Guidelines for a Fresh-Eyed Reading of Kid/YA Classics

We've started our Cuci Mata ("washing of the eyes" in Indonesian) read of classic children's books. Once a month, we'll read a standalone novel written by a beloved author and tap into the power of communal vision. Let's ask ourselves:
  • When it comes to race, ethnicity, gender, and class, what stands the test of time
I don't want this exercise to become a scathing critique of dead authors, so I'm going to focus on the positive and look for the universal, timeless aspects of a novel that qualify it as a classic. You, however, might also want to ask: "What might the author (if alive) wish to change for today's young readers?"

Post a link to your review below and I'll compile. Here's our discussion of EMILY OF DEEP VALLEY, for example.

Next up:

December 1-7 An Old Fashioned Girl by Louisa May Alcott

January 3-7 The Well-Wishers by Edward Eager


wordsrmylife said…
I won't get to Emily this week, but I can already tell you that there's so much about so many of Alcott's books that makes me cringe when I read them as an adult. That's not to say that I don't appreciate her for creating Jo March and turning my imagination loose as a child, but she is very much a product of her time, for all she comes from an unconventional family.
Mitali Perkins said…
Yes, these authors, like us, are products of their times, and that's why I've amended the challenge to focus on the positive. I don't want this to be a critique from the perspective of our time of theirs.
Mordena said…
According to a recent biography, Louisa was less of a product of her time than you might think. She didn't even like Little Women, it just made money for her, and a lot of the moralizing stuff was to please an editor. She preferred her potboilers.

Not an authority myself.
Samantha Rowan said…
I really love An Old-Fashioned Girl! While the language and the ideas are very different from today, Alcott mapped out what she saw as the woman of the future. The quote that stands out for me is this (the context is when Polly and the other characters are looking at a statue that one of them is making of the woman of the future):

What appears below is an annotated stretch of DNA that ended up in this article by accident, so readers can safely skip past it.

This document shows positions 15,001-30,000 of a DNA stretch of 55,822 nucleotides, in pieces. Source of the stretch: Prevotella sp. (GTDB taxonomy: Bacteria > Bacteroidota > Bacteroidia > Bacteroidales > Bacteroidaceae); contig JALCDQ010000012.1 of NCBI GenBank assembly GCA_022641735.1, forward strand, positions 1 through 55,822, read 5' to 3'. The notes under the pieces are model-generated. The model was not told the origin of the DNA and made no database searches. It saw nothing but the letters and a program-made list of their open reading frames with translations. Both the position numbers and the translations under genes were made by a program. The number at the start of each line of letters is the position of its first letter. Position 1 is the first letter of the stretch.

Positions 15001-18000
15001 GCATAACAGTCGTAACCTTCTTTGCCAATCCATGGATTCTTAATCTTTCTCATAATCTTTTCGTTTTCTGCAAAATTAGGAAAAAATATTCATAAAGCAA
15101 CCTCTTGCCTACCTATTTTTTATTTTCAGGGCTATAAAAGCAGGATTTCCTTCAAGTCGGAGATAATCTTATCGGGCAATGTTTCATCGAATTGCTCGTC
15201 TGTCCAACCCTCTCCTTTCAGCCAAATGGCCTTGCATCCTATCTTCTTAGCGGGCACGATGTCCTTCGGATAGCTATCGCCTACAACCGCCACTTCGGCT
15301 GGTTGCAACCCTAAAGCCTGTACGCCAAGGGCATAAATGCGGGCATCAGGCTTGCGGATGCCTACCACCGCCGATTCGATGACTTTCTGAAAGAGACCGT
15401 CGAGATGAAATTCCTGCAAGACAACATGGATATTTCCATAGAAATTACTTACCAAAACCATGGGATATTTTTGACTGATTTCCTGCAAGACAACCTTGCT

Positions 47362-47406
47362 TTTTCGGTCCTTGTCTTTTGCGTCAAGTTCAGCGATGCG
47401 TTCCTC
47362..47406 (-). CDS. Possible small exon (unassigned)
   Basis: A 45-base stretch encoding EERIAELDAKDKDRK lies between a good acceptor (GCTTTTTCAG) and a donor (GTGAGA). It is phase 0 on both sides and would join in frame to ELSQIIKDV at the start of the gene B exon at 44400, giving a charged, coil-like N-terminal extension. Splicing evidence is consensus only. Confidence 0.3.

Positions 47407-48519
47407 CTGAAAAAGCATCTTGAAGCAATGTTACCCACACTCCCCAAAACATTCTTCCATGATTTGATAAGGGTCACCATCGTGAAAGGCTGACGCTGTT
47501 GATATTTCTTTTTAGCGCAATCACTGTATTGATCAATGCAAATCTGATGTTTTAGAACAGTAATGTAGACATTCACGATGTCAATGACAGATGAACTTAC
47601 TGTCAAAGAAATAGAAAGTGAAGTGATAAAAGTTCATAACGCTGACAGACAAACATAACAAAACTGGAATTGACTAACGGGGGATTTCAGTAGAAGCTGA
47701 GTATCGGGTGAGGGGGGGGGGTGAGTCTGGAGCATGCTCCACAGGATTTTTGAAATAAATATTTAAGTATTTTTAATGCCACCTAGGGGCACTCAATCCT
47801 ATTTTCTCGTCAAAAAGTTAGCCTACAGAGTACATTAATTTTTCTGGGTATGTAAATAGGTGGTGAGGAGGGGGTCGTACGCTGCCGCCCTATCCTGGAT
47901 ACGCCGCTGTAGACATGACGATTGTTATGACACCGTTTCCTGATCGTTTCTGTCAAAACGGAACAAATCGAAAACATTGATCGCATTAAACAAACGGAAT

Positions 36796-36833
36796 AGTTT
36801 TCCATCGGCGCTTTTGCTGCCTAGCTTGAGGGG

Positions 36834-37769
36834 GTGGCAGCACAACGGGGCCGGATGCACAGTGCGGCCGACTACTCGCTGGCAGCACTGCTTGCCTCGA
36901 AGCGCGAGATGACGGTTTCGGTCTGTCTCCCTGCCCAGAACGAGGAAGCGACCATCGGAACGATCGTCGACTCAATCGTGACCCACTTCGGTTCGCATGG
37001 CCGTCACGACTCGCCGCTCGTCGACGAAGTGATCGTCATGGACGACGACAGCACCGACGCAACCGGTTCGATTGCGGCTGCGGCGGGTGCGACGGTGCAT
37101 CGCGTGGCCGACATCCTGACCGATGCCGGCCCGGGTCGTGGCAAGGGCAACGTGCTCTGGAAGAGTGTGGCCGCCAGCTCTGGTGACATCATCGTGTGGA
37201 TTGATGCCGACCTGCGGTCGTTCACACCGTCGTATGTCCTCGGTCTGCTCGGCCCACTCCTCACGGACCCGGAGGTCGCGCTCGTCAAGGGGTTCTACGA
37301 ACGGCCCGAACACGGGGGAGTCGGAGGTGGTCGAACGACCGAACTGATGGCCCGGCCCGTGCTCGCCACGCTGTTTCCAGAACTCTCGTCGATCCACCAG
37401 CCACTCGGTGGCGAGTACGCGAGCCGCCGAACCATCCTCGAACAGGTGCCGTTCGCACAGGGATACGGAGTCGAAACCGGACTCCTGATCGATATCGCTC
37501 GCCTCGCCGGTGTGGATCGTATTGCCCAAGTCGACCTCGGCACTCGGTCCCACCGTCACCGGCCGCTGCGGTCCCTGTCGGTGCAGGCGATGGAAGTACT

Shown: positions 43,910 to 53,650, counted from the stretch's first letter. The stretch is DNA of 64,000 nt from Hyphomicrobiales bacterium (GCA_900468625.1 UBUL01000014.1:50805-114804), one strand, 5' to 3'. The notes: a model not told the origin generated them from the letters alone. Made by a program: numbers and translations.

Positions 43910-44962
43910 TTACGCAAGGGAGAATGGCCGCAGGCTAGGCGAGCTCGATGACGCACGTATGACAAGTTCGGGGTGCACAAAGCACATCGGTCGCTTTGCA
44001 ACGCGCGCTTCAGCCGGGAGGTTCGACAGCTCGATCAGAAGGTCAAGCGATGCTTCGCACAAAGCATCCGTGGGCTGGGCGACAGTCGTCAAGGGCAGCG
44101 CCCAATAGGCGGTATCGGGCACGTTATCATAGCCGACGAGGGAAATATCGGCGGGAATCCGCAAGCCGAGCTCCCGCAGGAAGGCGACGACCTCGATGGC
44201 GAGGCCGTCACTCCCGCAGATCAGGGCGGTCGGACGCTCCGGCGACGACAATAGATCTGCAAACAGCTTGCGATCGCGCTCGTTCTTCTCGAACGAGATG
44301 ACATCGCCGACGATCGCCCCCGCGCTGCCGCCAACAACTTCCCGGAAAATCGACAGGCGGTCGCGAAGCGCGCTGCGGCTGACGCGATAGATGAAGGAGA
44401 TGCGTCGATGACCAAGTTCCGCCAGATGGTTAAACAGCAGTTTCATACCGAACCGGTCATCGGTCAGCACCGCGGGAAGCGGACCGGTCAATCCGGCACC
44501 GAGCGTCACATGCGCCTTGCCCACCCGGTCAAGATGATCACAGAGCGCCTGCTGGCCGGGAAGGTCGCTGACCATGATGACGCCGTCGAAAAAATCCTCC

"Strong-minded, strong-hearted, strong-souled, and strong-bodied; that is why I made her larger than the miserable, pinched-up woman of our day. Strength and beauty must go together. Don't you think these broad shoulders can bear burdens without breaking down, these hands work well, these eyes see clearly, and these lips do something besides simper and gossip?"

I think the really powerful thing about this book is that Alcott's vision for women has largely been achieved. I liked it so much that I'm using it as the epigraph for my book, which is based on the philosophy of Little Women.

Sorry to get ahead of the discussion but I'm a serious Alcott lover! I'm reading Emily of Deep Valley right now and will comment on that soon.

mclicious said…
I just finished reading a lesser edition of Emily of Deep Valley, because somehow I missed out as a child when I read Betsy-Tacy. I don't really understand Twitter or any of the words you just used, but can bloggers participate in this really fascinating project too?
Mitali Perkins said…
Of course! Bloggers are cordially invited.
Charlotte said…
Hi Mitali,

Here's my review (were we supposed to leave links here?)

I can't wait to see what others say!
Are you still looking for books? What about A LIGHT IN THE FOREST, by Conrad Richter? It was one of my favorites as a girl.